EUS-guided intra-abdominal abscess and collection drainage

EUS-guided drainage of an intra-abdominal abscess was first reported by Giovannini et al[39] in 2001. EUS-guided procedures have also been reported in the drainage of pelvic and hepatic abscesses (tuberculous, pyogenic/ruptured, and concealed), as well as for prostatic, mediastinum, sub-phrenic and retroperitoneal abscesses[40-50]. These procedures use the curvilinear echoscope to locate the abscess and verify that it is well formed. After ensuring that there are no intervening blood vessels, the abscess is punctured and contents aspirated with a 19-gauge needle. Next, a guidewire is inserted into the abscess and a contrast agent is injected to allow for visualization. Then, a small-caliber sphincterotome or catheter is inserted to flush the abscess cavity with saline (50 mL). The tract is then gradually dilated using either a graded dilation technique or a balloon dilation to allow for insertion of a 7 Fr, 8.5 Fr or 10 Fr straight stent, or a single/double pigtail stent with or without nasal-abscess drainage catheter for routine flushing of saline to enhance the drainage. Follow-up studies are still needed to verify resolution of the abscesses. The size of abscesses involved varied from 4 cm to 12 cm in diameter, and the time for resolution of these abscess ranged from 3 mo to 10 mo. Details on the case series involving EUS-guided intra-abdominal abscess drainage are shown in Table 3.

Table 3 Case series on endoscopic ultrasound-guided abscess drainage.
Ref.Location of abscesses/sizeRoute of drainageComplete resolution/complications
Mandai et al[40] (n = 4)Post-operative abscess/4.5 cm to 7.0 cmTG100%/none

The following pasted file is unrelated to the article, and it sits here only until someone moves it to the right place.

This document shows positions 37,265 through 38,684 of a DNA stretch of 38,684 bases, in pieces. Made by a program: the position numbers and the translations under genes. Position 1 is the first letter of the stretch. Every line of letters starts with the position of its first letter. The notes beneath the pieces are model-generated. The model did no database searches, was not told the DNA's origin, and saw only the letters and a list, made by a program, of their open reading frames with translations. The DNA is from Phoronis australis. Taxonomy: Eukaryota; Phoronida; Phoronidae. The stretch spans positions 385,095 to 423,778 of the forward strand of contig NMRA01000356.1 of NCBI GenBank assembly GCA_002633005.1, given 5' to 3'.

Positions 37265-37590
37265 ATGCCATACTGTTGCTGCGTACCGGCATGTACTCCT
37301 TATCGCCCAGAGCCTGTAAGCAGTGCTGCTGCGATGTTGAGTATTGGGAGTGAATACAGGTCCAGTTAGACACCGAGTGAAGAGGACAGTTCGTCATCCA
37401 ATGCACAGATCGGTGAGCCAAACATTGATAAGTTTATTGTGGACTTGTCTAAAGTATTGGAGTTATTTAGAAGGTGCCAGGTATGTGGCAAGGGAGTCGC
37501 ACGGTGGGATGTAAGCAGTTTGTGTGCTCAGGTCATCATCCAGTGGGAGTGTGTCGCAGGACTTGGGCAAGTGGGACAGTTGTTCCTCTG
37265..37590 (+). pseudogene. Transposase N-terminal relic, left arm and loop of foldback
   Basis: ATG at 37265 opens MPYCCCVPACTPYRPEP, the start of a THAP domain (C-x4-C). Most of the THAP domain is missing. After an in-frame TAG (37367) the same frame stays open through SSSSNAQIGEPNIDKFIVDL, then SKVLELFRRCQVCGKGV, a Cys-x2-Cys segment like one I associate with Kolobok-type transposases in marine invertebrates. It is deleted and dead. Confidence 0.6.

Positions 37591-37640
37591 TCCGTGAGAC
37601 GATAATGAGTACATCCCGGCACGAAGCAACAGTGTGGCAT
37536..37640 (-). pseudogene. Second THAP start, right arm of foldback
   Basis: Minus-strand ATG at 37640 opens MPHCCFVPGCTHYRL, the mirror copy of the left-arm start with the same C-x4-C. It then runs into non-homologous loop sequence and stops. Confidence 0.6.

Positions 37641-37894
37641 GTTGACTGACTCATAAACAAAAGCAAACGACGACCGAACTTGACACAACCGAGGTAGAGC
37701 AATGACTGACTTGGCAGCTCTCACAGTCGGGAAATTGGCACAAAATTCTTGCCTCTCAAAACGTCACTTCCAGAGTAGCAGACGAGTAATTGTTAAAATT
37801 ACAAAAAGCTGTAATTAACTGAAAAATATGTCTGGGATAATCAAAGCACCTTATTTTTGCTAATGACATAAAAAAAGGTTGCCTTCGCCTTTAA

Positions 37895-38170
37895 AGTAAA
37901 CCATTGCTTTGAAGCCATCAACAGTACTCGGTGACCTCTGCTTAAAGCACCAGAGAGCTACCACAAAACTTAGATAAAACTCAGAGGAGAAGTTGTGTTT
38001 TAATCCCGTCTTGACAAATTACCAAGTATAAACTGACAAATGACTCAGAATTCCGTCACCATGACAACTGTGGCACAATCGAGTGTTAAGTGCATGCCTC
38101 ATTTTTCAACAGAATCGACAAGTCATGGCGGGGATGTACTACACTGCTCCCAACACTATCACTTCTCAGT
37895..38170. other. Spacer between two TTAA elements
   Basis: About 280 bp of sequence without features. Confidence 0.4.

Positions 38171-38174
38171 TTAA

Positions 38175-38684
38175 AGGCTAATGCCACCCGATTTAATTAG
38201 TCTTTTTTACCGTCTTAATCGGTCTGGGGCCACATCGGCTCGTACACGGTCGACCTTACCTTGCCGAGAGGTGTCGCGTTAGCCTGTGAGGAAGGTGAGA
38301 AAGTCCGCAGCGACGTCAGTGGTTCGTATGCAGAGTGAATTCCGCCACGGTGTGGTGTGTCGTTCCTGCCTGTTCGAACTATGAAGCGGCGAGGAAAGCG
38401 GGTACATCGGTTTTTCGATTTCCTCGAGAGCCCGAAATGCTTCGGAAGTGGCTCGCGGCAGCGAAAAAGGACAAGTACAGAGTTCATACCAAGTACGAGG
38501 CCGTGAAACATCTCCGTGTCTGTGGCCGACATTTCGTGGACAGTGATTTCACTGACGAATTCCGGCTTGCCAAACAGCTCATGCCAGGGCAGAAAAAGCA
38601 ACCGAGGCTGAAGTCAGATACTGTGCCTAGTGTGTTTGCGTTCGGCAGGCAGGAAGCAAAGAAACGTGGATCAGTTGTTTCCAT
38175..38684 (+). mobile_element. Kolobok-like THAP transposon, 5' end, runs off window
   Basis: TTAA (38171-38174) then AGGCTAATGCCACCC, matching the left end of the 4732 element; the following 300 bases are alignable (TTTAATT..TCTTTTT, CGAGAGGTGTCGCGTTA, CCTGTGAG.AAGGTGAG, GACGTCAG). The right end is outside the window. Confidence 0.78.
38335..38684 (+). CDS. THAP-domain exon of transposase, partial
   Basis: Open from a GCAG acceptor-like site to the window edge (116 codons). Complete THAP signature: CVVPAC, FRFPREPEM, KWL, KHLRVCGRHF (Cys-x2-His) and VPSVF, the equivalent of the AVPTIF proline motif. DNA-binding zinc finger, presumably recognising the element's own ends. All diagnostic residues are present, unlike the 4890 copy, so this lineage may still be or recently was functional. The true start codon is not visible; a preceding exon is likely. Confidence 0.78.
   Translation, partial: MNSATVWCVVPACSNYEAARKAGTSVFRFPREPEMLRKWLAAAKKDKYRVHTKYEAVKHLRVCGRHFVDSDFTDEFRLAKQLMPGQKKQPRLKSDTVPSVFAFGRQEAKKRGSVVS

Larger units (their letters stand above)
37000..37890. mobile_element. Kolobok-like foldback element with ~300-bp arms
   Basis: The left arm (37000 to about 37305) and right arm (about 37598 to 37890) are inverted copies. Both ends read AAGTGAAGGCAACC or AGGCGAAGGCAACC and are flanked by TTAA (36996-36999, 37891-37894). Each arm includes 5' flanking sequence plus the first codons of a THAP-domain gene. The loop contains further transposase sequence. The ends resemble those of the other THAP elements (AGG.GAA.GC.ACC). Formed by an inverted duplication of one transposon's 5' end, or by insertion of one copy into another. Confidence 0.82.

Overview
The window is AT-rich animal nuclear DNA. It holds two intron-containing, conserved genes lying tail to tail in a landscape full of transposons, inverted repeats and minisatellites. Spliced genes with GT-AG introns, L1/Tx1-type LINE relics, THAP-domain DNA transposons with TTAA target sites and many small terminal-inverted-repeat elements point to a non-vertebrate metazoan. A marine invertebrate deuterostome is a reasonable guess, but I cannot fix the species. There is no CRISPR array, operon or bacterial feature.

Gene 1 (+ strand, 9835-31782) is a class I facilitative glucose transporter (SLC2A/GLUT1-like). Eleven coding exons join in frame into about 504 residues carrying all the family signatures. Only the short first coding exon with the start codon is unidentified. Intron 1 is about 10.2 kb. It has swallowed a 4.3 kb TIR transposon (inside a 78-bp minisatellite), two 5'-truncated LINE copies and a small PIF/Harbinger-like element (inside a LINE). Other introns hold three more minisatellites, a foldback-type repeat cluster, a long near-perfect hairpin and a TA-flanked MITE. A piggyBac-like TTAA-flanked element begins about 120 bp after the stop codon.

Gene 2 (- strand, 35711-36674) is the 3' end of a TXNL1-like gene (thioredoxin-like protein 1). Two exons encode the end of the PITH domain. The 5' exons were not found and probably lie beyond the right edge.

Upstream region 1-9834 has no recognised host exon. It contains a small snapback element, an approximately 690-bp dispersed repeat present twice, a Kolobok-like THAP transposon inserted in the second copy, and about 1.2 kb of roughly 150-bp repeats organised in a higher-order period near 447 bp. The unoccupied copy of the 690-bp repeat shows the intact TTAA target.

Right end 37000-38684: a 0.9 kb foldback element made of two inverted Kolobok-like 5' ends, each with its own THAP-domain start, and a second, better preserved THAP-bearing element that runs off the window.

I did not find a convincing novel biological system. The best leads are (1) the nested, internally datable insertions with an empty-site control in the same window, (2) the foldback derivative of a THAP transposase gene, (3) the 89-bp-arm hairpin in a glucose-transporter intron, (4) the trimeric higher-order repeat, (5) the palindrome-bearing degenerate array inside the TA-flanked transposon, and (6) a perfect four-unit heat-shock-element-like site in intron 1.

Hadithi et al[41] (n = 8)Perirectal (n = 6), Perisigmoid (n = 2)/4.0 cm to 9.0 cmTR100%/none
Puri et al[42] (n = 30)Periprostatic (n = 4) Perirectal (n = 19) Perisigmoid (n = 7)/2.5 cm to 5.4 cmTR/TS93.4%/none Re-intervention 16.5%
Varadarajulu et al[43] (n = 25)Perirectal (n = 19), Perisigmoid (n = 6)/5.0 cm to 6.9 cmTR/TS96%/none Re-intervention 3%
Wehrmann et al[44] (n = 20)Para-esophageal (n = 15)/> 2 cmTE95%/mortality 7%
EUS-guided arteriovenous interventions

In 2000, Lee et al[51] was first to report EUS-guided injection of cyanoacrylate for stoppage of gastric variceal bleeding. In 2008, Levy et al[52] combined the glue injection with microcoil embolization to treat refractory gastric variceal bleeding. Since then, there have been additional reports demonstrating success of this procedure, with variceal and non-variceal re-bleeding rates of < 10% in most cases[53-58]. A similar clinical outcome was reported by Kinzel et al[59] for a 31-year-old man with duodenal variceal bleeding.

Kuramochi et al[60] used EUS to demonstrate the increased risk of recurrence of esophageal varices in high-risk patients who exhibited anterior branch dominance and flow velocity of 12 cm/s. EUS was found to be a very sensitive tool for early detection of heightened portal pressure, observed as dilation of the collateral circulation and small gastroesophageal varices, which are often missed via endoscopic evaluation[61]. EUS has been shown to improve the detection and diagnosis of gastroesophageal varices and collateral veins. Furthermore, EUS can be used as an endoscopic therapy of gastroesophageal varices, such as EUS-guided sclerotherapy of esophageal collateral vessels and EUS-guided cyanoacrylate (glue) injection of gastric varices. EUS can also provide knowledge on the efficacy of pharmacotherapy of portal hypertension. Furthermore, EUS can provide assessment and prediction of variceal recurrence after endoscopic therapy and assessment of portal hemodynamics, such as the E-Flow Doppler ultrasound study of the azygous and portal veins. Additionally, Giday et al[62,63] demonstrated the feasibility of portal vein puncture for measuring pressure and injection of contrast agents without inducing liver injury in an animal model. This was followed by a case report by Buscaglia et al[64] describing EUS-guided insertion of an intrahepatic portosystemic shunt. Matthes et al[65] demonstrated the feasibility of EUS-guided portal vein embolization using Enteryx, a swine model. However, there is no report in the literature of these invasive portal vein interventions being applied in a clinical setting as of yet.

EUS-guided interventions in gastrointestinal oncology